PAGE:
The Woman in Black is one of the hardest kind of horror flicks to get right. Ghost stories, while great for basic scares and jumps, tend to be kinda losers when it comes to plot and acting. Hell, scratch that. Jump scare movies in general, tend to fail on both those levels (best example in a movie that's actually pretty good: Drag Me to Hell. Seriously, the plot and characters in that movie are pretty much non-existent). And while The Woman in Black is not without it's hiccups, it's well made and highly successful at it's primary mission. And it's primary mission is to SCARE THE SHIT OUT OF YOU!
The story is devoted to Arthur Kipps (Daniel Radcliffe), a young solicitor who is sent to a mysterious house in the middle of nowhere (literally: The house is surrounded by what looks like miles of marshland on each side, with a single narrow road allowing access when the tide is out). When he gets there, he finds something is amiss: All the people in the town don't seem to want him there and are extremely protective of their children. And when he arrives at the house he's seeing things, objects are moving unbidden and he's sure he's not alone.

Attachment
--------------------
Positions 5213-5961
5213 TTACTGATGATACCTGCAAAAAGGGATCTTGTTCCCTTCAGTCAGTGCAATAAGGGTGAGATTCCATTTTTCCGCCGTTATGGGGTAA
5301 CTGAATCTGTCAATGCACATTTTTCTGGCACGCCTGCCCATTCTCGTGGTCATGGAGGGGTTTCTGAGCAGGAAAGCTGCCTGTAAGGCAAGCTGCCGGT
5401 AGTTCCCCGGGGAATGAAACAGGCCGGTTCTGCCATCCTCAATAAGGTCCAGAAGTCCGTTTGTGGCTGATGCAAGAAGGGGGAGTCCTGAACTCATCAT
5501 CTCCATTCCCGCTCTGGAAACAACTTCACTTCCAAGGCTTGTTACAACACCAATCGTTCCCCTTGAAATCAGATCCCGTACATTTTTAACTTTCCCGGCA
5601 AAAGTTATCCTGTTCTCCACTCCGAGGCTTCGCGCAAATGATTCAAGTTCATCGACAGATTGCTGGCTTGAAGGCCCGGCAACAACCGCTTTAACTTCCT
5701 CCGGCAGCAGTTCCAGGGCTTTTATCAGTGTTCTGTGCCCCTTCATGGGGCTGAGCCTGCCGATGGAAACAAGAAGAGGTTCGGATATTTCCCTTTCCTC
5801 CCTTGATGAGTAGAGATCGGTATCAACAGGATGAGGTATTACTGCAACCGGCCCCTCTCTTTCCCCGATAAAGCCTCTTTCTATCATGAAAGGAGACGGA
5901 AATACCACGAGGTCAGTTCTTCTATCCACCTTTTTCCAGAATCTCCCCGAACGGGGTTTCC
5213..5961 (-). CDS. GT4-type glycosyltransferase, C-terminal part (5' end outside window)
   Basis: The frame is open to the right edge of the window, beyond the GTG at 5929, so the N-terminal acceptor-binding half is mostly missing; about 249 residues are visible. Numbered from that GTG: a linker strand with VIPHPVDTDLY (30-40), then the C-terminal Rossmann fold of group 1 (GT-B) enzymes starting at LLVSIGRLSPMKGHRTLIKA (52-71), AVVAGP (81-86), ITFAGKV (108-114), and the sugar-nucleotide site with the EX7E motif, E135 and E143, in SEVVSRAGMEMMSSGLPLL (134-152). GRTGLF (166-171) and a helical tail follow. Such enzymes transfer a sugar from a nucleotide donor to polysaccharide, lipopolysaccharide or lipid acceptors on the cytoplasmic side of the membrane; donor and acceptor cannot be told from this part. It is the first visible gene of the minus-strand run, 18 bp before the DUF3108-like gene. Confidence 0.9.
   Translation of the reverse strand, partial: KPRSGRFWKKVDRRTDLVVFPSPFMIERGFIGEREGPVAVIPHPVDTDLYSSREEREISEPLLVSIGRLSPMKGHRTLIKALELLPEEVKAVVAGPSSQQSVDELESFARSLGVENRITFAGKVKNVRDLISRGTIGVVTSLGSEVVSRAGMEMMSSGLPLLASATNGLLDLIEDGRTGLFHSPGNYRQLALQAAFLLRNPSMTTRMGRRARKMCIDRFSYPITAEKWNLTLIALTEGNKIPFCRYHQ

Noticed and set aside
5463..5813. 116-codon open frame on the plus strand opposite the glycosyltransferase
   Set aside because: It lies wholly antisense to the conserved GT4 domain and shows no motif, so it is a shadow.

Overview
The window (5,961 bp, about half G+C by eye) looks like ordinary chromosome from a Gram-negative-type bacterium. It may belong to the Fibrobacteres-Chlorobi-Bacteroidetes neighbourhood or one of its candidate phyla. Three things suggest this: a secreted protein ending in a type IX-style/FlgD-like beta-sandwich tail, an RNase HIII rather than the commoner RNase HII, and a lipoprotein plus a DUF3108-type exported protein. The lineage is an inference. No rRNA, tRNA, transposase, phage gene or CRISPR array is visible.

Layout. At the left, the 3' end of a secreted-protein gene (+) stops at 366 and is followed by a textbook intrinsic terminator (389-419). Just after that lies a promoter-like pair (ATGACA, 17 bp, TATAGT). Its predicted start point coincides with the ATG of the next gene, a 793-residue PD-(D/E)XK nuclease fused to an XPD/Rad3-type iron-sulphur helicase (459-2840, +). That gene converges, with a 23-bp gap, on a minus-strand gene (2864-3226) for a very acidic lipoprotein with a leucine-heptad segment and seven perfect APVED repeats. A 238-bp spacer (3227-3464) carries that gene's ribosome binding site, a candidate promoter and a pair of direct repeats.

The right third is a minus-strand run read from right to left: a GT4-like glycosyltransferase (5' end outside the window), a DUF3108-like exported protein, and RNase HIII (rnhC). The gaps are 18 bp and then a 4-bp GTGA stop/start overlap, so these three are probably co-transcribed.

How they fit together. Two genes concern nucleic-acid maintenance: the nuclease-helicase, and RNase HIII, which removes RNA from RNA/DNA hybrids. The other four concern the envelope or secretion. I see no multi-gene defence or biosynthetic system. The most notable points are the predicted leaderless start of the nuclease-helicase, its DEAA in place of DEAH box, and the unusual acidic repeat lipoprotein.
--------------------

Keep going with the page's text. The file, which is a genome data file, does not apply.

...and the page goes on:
Okay so it sounds sorta cliche, but it's a haunted house story, which aren't known for narrative backflips. But it's extremely well made, and has above average acting and script for it's genre. The house in particular is one of the best settings I've seen for a movie like this, fantastically disquieting and creepy before shit even begins to go to hell. The jump scares are extremely well put together. Okay so jump scares are the film equivalent of a dude jumping out of the bushes and yelling BOO, but it's harder than it looks to put together and this one does an admirable job. I can't tell you about any of them, for obvious reasons, but trust me, you'll be jumping out of your seat enough times to make this worth it. Add in a pretty good script and fantastically devoted performance from Daniel Radcliffe, who really manages to sell his character and feel like he's from the age the movie is set in (even while he appears a bit too young to have a son) and you have a movie that's well above what passes for average in it's genre.
There are some minor nitpicks I could make, most of them involving the words 'horror dumb' (IE where a horror protagonist is forced to act like an idiot to advance the plot) and for the record, no it's not as good as The Cabin in the Woods, but those are minor issues compared to what this movie does right. If you're in the mood for a good scare, this one should more than do it for you. Highly recommended.
Elessar is a 22 year old Alaskan born cinephile and he'd like to beg this movie to STOP SHOWING US THAT FUCKING TOY CLOWN!